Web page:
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‘Super blue Moon’ will not appear blue in colour! So, why the name?

By waytoinfo.com Aug 28, 2023
‘Super blue Moon’ will not appear blue in colour! So, why the name?‘Super blue Moon’ will not appear blue in colour! So, why the name?

A super blue Moon is set to appear on Wednesday night.

The forthcoming full Moon on Wednesday will be a super Moon, a blue Moon, and the Hindu festival of Rakhi Purnima or Raksha Bandhan, which celebrates the relationships between brothers. However, contrary to the term “blue Moon,” the celestial body will not actually appear blue in color. The term “blue Moon” comes from a definition given by Sky & Telescope magazine in 1946, which describes it as the second full Moon in a calendar month.

“The older definition of Blue Moon, dating back at least to the 1500s, is the name for the third full Moon of a four-Moon season.” According to this description, the full Moon in August 2024 will be a Blue Moon…”Neither of these definitions has anything to do with the Moon’s color…,” NASA noted on its website.

According to the American space agency, the unique moon will seem full for three days around its peak, from Tuesday night to Friday morning.

‘Super Moon’

The NASA added that although different sources have different definitions of what constitutes a “super” Moon, “all agree that in 2023 the two full Moons in August qualify.”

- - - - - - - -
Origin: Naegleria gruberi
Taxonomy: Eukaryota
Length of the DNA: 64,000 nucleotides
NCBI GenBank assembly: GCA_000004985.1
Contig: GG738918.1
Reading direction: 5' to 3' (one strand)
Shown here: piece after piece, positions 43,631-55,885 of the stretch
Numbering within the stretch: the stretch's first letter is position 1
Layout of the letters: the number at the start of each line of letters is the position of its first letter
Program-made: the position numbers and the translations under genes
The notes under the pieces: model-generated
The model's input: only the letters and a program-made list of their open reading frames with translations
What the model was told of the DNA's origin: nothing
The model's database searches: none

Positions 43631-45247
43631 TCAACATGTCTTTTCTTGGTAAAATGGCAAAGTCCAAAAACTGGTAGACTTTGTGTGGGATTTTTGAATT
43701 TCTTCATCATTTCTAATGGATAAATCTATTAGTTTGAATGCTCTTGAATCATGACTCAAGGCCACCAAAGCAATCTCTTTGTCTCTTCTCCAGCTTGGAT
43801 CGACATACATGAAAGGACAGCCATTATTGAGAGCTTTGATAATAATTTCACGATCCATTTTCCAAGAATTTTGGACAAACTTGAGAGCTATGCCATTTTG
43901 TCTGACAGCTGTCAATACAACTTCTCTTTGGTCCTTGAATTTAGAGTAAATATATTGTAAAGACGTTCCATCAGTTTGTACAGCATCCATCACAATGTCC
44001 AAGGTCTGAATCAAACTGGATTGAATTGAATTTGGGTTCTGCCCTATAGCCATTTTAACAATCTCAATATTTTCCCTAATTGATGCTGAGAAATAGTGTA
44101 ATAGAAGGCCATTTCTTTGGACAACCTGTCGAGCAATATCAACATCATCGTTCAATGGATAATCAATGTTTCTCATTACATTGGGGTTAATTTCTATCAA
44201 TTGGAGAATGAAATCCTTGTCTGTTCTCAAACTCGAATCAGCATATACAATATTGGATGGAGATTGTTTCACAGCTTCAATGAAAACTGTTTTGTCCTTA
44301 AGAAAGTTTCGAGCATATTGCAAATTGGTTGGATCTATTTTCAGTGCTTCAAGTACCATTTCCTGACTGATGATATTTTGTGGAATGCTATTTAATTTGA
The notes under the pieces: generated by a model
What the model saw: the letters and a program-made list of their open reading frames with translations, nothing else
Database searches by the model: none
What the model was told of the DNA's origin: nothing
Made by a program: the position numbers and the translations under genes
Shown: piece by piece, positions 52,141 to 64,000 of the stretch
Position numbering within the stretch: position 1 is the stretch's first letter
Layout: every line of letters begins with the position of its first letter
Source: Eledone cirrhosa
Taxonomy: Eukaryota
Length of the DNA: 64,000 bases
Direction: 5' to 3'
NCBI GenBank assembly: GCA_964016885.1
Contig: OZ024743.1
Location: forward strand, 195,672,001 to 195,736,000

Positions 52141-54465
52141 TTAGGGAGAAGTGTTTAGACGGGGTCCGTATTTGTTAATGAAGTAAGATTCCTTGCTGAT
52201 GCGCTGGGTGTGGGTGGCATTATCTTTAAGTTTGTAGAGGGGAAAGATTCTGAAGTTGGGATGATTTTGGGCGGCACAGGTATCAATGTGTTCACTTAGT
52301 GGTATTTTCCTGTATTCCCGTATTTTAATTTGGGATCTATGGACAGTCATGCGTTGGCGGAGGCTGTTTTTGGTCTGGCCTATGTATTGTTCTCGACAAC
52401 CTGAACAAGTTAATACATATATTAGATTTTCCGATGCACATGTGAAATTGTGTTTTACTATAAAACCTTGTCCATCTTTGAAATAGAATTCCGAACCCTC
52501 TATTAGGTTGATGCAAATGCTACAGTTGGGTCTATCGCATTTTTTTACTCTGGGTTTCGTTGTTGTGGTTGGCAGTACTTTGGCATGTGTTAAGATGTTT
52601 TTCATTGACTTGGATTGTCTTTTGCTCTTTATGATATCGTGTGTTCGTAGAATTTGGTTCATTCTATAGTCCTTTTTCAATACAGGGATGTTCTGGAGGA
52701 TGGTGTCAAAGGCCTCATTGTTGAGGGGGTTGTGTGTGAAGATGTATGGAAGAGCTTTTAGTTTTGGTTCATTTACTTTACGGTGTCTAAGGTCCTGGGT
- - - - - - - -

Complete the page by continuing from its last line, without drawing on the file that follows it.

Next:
‘A real blue Moon’

The Indonesian volcano Krakatoa’s ash was responsible for the blue moons that persisted for several days in the 19th century.

The sun’s light propagates as waves, and the various colors of light have various physical characteristics, such as wavelengths. The colors we perceive are a result of the atmosphere’s atmospheric scattering of sunlight. During the Krakatoa eruption in 1883, some of the ash clouds had particles that were 1 micron (one millionth of a meter) broad, the ideal size to substantially scatter red light while allowing other colors to pass, according to NASA. As a result, the moonbeams sometimes seemed blue and sometimes green.

Following the Mexican volcano El Chichon’s eruption in 1983, a second incident of a similar nature took place.

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